A recent comment on my blog got me thinking about the mixed messages we get about money, and how they impact people's viewpoints.
It's interesting to me how many different messages there are out there about money. Does staying near a job with stable, healthy income mean you are materialistic? You might think so if you talk to folks who tell you it's happiness, not money that matters, and income isn't all it's cracked up to be.
Well, that's great, unless you can't figure out how to pay the bills.
But then, should you have all those bills anyway? Live on less.
Okay, which less? Phone? Electricity? Heat? Food?
The 'live on less' folks are right to an extent - our modern expectations are incredibly outsized. No one needs an iPod or a flatscreen. But I'm not becoming a breatharian to suit anyone, sorry. There's balance here.
So we shouldn't acquire them?
This is where things get sticky. There's an environmental and financial cost to everything we do. And we have to pick and choose. Should you not redo your kitchen? I don't know. I can't make that decision for you. I know that for me, not liking an appliance isn't sufficient reason to replace it - but it's breaking is. On the other hand, if our much-hated washing machine died tomorrow, I wouldn't be sad at having to replace it, not one bit.
I think the folks that replace their furniture every couple years because they feel like redecorating should consider the impacts to the world around them. Then again, I sort of like getting their fantastic, mildly used stuff at cheap prices. Still, it's clear the world can't support wanton acquisition.
Yeah, Moneypenny, we're renovation & acquisition happy in the US. What ever happened to being happy with what you have?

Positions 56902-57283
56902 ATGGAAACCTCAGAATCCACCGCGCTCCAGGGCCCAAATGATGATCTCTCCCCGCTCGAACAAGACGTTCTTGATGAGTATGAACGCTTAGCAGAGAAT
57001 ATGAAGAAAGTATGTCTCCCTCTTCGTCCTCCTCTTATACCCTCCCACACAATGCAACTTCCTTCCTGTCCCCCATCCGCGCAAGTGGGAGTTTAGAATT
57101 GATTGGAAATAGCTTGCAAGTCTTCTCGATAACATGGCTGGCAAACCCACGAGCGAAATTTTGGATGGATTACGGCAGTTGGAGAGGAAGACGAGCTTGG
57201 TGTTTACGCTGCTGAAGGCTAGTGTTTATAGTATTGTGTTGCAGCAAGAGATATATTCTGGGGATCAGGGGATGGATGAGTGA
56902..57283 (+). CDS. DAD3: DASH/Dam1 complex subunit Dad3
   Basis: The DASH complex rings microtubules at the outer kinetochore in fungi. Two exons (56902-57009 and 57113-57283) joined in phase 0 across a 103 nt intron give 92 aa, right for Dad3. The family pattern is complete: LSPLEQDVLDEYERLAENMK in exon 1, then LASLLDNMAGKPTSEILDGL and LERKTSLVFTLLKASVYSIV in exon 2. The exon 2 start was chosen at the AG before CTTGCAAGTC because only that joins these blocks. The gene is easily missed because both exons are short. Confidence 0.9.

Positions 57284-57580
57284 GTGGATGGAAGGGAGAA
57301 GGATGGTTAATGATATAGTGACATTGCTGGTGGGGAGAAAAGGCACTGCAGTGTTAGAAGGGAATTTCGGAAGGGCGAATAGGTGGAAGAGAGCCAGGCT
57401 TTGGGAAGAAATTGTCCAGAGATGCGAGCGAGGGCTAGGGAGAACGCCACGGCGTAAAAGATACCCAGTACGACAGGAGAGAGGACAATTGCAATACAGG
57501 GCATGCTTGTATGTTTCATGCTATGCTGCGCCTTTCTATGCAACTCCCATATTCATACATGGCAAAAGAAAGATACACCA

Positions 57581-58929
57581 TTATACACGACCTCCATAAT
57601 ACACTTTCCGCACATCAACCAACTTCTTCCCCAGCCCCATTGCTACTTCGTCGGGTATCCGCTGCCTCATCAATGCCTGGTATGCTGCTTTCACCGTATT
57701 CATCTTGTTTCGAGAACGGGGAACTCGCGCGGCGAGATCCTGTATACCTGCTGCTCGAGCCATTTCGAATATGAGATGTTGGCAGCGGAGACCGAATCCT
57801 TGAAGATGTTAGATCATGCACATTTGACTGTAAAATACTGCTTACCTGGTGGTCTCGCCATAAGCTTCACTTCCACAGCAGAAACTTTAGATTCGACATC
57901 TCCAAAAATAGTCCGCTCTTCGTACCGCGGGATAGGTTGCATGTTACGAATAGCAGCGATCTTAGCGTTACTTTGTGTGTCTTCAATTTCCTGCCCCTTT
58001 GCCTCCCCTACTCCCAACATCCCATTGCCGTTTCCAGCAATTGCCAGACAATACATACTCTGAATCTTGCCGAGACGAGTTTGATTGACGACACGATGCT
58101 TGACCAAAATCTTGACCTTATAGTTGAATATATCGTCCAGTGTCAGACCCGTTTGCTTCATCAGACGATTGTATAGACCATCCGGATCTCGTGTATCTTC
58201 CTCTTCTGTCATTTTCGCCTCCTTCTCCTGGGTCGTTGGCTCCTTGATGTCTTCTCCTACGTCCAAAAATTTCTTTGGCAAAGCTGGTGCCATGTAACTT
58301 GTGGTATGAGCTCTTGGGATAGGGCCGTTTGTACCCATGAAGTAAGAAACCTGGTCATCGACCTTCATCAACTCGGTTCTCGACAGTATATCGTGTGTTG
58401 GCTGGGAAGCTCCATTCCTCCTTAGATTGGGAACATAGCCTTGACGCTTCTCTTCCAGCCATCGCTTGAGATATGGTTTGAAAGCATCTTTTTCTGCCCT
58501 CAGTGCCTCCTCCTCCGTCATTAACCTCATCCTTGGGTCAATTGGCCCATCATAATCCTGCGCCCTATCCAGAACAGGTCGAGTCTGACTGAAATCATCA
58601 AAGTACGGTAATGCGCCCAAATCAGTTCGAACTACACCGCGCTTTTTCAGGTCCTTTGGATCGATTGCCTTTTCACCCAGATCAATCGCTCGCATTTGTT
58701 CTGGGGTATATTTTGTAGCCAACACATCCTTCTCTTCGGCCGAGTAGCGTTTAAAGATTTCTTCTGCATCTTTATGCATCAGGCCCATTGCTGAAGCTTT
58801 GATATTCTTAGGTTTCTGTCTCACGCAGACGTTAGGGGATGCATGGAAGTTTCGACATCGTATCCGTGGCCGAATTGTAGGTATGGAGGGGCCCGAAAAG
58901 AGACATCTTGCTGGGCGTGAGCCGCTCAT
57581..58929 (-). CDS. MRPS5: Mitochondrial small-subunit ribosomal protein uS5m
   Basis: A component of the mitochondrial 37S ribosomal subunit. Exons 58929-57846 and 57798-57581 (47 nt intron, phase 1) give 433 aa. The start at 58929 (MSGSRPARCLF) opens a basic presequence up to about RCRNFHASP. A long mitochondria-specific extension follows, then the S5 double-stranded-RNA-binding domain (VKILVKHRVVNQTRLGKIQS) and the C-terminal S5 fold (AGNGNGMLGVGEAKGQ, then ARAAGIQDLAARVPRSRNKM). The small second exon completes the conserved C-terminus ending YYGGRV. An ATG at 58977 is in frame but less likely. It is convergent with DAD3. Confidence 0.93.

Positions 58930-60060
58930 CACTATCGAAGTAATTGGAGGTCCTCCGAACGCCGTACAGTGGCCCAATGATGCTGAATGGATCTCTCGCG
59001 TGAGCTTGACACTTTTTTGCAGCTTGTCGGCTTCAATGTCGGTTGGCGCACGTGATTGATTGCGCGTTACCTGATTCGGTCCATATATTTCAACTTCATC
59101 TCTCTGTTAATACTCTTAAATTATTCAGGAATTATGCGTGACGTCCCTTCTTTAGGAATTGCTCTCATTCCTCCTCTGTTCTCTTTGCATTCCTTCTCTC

Good point. But even Pa Ingalls in the Little House on the Prarie books kept adding on to his house. This is not a new phenomena, it's just that access to stuff is unprecedented these days.
Like with all things, I believe in happy mediums.
I don't have a perfect answer. I think all you can do is think about what you really want and need. I can't choose it for you, and I don't have the perfect regulations to throw out there.
I do know that wanting a bathroom that doesn't leak water every time you shower and looks kind of nice too isn't a judgement-worthy item. And if you can afford marble subway tile, who am I to say you shouldn't, even though I think the mountains of Carrara, Italy might have looked nicer if they weren't chipped down so they no longer have true peaks.
And maybe that money would be better spent making sure the elderly widow in your neighborhood has enough heating oil for the winter. Yeah, yeah, I know you work hard for your money. Me too.
These are issues that I struggle with all the time - what's enough? At what point can people be judgy? What should be regulated? What's up to us to choose?
It's clear the market in free for all doesn't make good choices, but also clear that regulating things unilaterally often doesn't take into account that one size doesn't fit all.
I don't have answers, but I do know that assuming the worst about people's financial choices is something that has come out of all the mixed messages we get about money....and I don't think it makes us better people. There has to be a better way - banding together to help each other make good choices, rather than tearing each other down for making different ones.
What do you think?